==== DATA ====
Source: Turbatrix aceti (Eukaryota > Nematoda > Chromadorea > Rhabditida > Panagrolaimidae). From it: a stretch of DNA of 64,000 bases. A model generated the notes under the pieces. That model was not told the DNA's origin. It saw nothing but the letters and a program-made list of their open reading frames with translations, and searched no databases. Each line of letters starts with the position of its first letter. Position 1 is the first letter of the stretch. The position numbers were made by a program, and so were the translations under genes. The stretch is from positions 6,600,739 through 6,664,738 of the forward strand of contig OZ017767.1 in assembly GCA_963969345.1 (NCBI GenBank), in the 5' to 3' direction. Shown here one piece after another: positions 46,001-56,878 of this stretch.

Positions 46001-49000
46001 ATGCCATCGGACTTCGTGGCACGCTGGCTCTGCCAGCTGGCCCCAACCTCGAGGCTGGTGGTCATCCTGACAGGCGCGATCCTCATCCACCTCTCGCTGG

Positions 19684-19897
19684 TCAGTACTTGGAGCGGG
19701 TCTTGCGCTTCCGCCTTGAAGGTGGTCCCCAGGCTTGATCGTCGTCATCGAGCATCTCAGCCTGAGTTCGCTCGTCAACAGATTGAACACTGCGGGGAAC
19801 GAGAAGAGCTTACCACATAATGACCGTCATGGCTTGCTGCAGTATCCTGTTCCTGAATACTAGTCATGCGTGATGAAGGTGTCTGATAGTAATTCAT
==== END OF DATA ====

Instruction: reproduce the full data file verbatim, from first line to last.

Source: Turbatrix aceti (Eukaryota > Nematoda > Chromadorea > Rhabditida > Panagrolaimidae). From it: a stretch of DNA of 64,000 bases. A model generated the notes under the pieces. That model was not told the DNA's origin. It saw nothing but the letters and a program-made list of their open reading frames with translations, and searched no databases. Each line of letters starts with the position of its first letter. Position 1 is the first letter of the stretch. The position numbers were made by a program, and so were the translations under genes. The stretch is from positions 6,600,739 through 6,664,738 of the forward strand of contig OZ017767.1 in assembly GCA_963969345.1 (NCBI GenBank), in the 5' to 3' direction. Shown here one piece after another: positions 46,001-56,878 of this stretch.

Positions 46001-49000
46001 ATGCCATCGGACTTCGTGGCACGCTGGCTCTGCCAGCTGGCCCCAACCTCGAGGCTGGTGGTCATCCTGACAGGCGCGATCCTCATCCACCTCTCGCTGG

Positions 19684-19897
19684 TCAGTACTTGGAGCGGG
19701 TCTTGCGCTTCCGCCTTGAAGGTGGTCCCCAGGCTTGATCGTCGTCATCGAGCATCTCAGCCTGAGTTCGCTCGTCAACAGATTGAACACTGCGGGGAAC
19801 GAGAAGAGCTTACCACATAATGACCGTCATGGCTTGCTGCAGTATCCTGTTCCTGAATACTAGTCATGCGTGATGAAGGTGTCTGATAGTAATTCAT